Above all else, when a man is looking to play a game with potentially sensitive content it is important to understand the state of his spiritual life, and if doubts exist then he is called to meet with his parents or priest and talk seriously about what stories are right for him. If one is ignorant of the state of their soul and how stories will affect it, then one needs the humility to accept counsel regarding it. To leave off on at least one concrete piece of advice for those struggling with scrupulosity, I heard a great suggestion from a video on Youtube that stated if you’re asking whether a given activity is compatible with the good Christian life, you may already be asking the wrong question, and instead you should spend more time looking to ask what activity will best facilitate and enhance your Christian vocation. Perhaps this applies to which games you spend your allowance money on, too.
In conclusion, the depiction of sin and injustice with video games and stories at large need not be inherently wrong so long as the author uses those depictions to tell a meaningful story which promotes the good, but it is still very important that the viewer is aware of how he specifically will likely respond to a given tale and shift his viewing habits accordingly. At the end of the day, this is what we of Catholic Game Reviews have always strived to provide for our readers with the Parental/Morality Sections: an overview of the various moral depictions and/or failings which allows the reader to discern if the game in question is too much for him. Whether you feel this is an acceptable state of affairs is ultimately your own opinion, but I hope this article has given you an inkling of the reasons why we persist as a reviewer team. Games may not be a morally perfect medium, but that doesn’t mean they will never possess moral stories worth sharing, and by critiquing these tales maybe someday these reflections of ours will push developers and audiences alike to broaden their perspective and appreciate games which help people live more virtuous and fulfilling lives.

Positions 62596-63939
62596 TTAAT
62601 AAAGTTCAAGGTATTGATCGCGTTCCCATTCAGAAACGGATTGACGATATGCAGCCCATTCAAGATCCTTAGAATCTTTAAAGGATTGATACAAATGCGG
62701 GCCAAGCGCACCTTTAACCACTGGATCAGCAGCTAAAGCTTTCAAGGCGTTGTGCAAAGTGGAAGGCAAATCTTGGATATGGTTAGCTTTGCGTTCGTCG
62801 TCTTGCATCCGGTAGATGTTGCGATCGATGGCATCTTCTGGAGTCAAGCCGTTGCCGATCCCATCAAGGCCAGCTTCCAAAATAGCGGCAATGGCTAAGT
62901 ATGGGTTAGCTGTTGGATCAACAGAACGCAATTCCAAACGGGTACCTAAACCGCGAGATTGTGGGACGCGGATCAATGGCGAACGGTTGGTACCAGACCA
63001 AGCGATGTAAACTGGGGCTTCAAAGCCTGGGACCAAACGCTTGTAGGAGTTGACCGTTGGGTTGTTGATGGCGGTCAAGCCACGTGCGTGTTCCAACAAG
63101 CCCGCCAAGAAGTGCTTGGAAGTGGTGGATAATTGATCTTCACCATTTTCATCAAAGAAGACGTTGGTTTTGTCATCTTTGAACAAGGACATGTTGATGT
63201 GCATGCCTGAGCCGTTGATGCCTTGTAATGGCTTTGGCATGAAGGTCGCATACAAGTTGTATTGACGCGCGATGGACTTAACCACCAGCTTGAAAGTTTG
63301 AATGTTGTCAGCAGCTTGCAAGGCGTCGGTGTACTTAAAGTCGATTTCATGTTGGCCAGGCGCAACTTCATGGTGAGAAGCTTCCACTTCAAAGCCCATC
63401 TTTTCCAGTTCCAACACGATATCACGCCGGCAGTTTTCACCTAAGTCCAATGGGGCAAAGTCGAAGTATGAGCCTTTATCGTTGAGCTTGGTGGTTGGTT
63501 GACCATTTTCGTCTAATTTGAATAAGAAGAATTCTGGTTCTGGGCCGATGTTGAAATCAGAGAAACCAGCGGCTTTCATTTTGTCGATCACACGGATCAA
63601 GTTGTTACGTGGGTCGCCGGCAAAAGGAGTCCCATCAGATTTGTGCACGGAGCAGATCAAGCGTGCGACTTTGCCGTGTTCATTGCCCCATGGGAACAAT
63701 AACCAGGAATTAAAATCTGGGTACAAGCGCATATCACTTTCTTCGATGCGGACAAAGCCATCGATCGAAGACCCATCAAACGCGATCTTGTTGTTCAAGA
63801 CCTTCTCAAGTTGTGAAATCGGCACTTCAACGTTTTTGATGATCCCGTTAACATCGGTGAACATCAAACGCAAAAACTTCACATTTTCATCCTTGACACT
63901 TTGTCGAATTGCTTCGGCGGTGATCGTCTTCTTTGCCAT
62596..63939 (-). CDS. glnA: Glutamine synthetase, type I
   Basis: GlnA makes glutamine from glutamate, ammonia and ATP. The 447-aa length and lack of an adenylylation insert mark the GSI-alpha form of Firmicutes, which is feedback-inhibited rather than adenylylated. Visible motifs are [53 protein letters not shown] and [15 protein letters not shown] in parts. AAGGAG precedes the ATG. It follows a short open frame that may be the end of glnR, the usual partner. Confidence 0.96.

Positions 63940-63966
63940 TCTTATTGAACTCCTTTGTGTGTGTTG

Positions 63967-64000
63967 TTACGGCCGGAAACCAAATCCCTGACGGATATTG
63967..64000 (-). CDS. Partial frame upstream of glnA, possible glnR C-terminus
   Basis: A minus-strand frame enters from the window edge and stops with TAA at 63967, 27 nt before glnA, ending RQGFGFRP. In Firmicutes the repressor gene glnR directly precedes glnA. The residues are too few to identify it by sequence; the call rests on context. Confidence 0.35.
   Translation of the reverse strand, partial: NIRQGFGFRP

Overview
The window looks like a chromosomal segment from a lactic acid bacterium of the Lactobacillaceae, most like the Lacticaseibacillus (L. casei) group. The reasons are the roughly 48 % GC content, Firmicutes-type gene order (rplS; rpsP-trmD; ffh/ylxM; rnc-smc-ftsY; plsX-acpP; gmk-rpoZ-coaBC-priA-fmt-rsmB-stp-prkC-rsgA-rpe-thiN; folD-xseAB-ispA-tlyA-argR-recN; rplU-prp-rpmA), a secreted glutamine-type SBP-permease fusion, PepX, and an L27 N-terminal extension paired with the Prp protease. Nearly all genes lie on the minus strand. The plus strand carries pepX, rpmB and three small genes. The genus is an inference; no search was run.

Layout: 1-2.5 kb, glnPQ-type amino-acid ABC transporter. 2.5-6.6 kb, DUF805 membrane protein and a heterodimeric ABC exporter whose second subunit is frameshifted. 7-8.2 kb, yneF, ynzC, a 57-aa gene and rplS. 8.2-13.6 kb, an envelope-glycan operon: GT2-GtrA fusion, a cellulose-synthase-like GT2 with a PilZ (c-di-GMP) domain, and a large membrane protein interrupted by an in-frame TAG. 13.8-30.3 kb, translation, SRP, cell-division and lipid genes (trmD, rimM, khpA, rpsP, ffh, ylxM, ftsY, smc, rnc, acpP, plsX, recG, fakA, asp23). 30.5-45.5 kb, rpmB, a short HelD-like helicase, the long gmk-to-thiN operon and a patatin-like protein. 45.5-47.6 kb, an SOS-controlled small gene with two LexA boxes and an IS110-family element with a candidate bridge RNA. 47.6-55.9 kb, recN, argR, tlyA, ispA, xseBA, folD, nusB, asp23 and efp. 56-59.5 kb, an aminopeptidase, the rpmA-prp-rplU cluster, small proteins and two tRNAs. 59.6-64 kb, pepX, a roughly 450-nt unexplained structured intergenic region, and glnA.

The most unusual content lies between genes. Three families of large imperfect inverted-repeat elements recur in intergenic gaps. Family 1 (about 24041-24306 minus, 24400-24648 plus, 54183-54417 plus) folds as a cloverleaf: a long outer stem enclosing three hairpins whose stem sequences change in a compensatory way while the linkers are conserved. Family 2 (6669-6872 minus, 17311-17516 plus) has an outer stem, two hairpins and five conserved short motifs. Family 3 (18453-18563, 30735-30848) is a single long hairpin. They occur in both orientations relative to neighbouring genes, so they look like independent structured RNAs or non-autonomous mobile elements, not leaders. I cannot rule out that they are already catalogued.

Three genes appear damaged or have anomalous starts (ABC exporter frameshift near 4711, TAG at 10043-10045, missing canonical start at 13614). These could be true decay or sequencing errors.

Special thanks to TheGoodHoms for offering a few words about The Lion in Winter. I uhh… don’t watch that many M-rated films.